*Author: Andrea Arlette ESPAÑA-TINAJERO*

*Universidad Autónoma de San Luis Potosí, México*

*Aix-Marseille Université, France*

When talking about the synchronization phenomenon, the most common thing is to think of biological events where it is possible to observe it with our own eyes, for example, when dozens of birds fly in the sky and form various patterns with choreographies that seem very well rehearsed. Also, some types of fish exhibit this type of behavior when swimming; it seems that they do it harmoniously and without colliding with each other [1].

In our case, we will think of the synchronization phenomenon in the following way: it will be a process in which a set of agents interacts, and by allowing a long enough period to pass, then all of them will have the same state, which we will call synchronized state. In the bird example, the synchronized state might be that they are all flying north, and in the fish example, that they are all swimming south.

With this concept of synchronization that has just been defined, we can now think of another type of phenomenon, in particular, the following: consider an empty, impermeable box, without a lid (to be able to observe what happens inside), in which we will pour a liquid (none in particular, we can think of water or oil), with a volume large enough to cover the entire surface of the box. Intuition tells us that when we finish pouring the liquid, each unit of surface area of the box will be the basis of the same volume of liquid. This would be the synchronized state, and this process is more commonly called diffusion.

The way in which the liquid fills the box is not a very surprising mechanism; that is, if the liquid begins to pour at a point, then a circular neighborhood around that point is expected to fill uniformly at the same time, until the entire area of the box is covered, and then, we will see how its volume increases, until the liquid runs out.

On the other hand, what happens if the box is not initially empty? Suppose that on the surface of the box there are drops of different volumes, and the liquid begins to pour at a point where there is no drop. Diffusion occurs as in the case of the empty box, but when the liquid interacts with a drop, then the circular neighborhood changes its shape to become a kind of deformed number 8, and so on with the drops that it finds in its path. What happens is a kind of agglutination phenomenon, that is, how one drop sticks to another, just before the area of the box fills up and begins to increase in volume until the liquid runs out.

So, for the case where there are drops, how could we describe the way the box is filled? First, we can identify that this phenomenon depends on some factors, the first, how many drops there are in the box at the beginning and what volume each of them has. You can even think of the effect if the box is not square or has holes inside it (without considering liquid losses, each of the holes would have a barrier that would prevent liquid loss).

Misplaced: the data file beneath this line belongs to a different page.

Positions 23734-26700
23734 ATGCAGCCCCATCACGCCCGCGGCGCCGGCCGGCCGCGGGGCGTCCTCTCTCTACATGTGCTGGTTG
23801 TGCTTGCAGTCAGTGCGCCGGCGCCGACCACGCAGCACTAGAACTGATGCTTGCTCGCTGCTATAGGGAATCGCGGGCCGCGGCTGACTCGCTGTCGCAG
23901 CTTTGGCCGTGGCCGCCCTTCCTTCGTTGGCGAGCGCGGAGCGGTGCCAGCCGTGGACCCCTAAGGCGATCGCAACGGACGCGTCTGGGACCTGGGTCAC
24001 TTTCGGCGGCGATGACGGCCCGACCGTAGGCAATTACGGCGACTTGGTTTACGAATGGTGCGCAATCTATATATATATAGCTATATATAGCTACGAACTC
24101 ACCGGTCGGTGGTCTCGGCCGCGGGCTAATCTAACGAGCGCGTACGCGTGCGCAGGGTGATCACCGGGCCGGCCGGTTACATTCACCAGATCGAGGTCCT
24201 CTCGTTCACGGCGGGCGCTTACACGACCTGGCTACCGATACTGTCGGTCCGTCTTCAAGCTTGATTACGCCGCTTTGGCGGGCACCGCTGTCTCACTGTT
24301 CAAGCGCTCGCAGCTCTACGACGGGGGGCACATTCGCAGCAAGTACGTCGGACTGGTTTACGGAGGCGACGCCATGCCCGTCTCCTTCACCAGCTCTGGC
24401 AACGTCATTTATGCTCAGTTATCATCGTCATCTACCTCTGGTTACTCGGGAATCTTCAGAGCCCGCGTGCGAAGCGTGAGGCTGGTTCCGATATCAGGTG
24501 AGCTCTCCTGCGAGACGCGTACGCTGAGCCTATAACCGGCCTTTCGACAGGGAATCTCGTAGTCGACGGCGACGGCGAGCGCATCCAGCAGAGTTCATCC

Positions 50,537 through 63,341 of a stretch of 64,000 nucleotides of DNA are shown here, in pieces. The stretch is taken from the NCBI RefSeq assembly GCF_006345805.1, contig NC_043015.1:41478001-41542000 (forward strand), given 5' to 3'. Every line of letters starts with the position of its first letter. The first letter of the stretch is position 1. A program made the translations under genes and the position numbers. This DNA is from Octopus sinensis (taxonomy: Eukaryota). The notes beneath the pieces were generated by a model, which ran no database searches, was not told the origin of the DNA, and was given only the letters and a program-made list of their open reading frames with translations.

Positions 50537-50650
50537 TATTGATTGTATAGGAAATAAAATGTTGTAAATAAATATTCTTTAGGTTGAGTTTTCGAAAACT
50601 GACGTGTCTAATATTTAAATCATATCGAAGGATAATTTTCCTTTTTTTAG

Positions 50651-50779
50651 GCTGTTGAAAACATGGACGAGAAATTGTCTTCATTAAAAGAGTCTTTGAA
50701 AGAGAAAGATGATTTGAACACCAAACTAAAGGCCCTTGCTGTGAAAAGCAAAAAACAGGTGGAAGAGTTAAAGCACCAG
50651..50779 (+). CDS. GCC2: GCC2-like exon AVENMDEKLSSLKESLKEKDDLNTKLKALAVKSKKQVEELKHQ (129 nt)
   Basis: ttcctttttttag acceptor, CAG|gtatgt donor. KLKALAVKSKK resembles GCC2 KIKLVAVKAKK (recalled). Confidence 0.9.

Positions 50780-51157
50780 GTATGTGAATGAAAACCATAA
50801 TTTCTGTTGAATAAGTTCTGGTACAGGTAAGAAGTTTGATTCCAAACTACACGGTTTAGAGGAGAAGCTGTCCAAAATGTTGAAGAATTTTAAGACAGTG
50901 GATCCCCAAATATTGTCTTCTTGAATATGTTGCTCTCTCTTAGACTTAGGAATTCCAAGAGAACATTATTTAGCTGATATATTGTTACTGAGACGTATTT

Despite these new obstacles, the ways in which the synchronized state is reached are accurately described using mathematics, thanks to a new combinatorial approach. In this approach, the configurations of the droplets are encoded together with their volume and the total volume of the liquid. In this way, its route towards synchronization is fully determined [2].

The kind of mathematical objects that are used to describe and code the paths to synchronization are very simple to understand. They are called discrete increasing functions that go above the diagonal and below the constant. They take a list of length N, considering that in each place a number greater than or equal to the one on the left and less than the one on the right is placed. For example, when N=5, the diagonal is (1,2,3,4,5), the constant is (5,5,5,5,5) and two functions between them would be (2,2,3,4,5) and (2,2,4,4,5). These mathematical objects have been extensively studied; multiple characteristics and properties of them are known.

In physics, knowing how to use the tools provided by mathematics, which usually focus on calculus, differential equations, probability, and statistics, have allowed us to solve many problems in an elegant, useful, and educational way. In this case, using combinatorial and number theory tools allowed us to make an exact description of what happens before reaching synchronization, which in turn is a widely observed and studied phenomenon. No tool is left over, one day it could help us to graduate with a doctorate.

References:

- A. Pikovsky, M. Rosenblum, J. Kurths, Synchronization – a universal concept in nonlinear sciences, in: Cambridge Nonlinear Science Series, 2001.
- A. España, X. Leoncini, E. Ugalde, Combinatorics of the paths towards synchronization, 2022. doi:10.48550/ARXIV.2205.05948. URL: https://arxiv.org/abs/2205.05948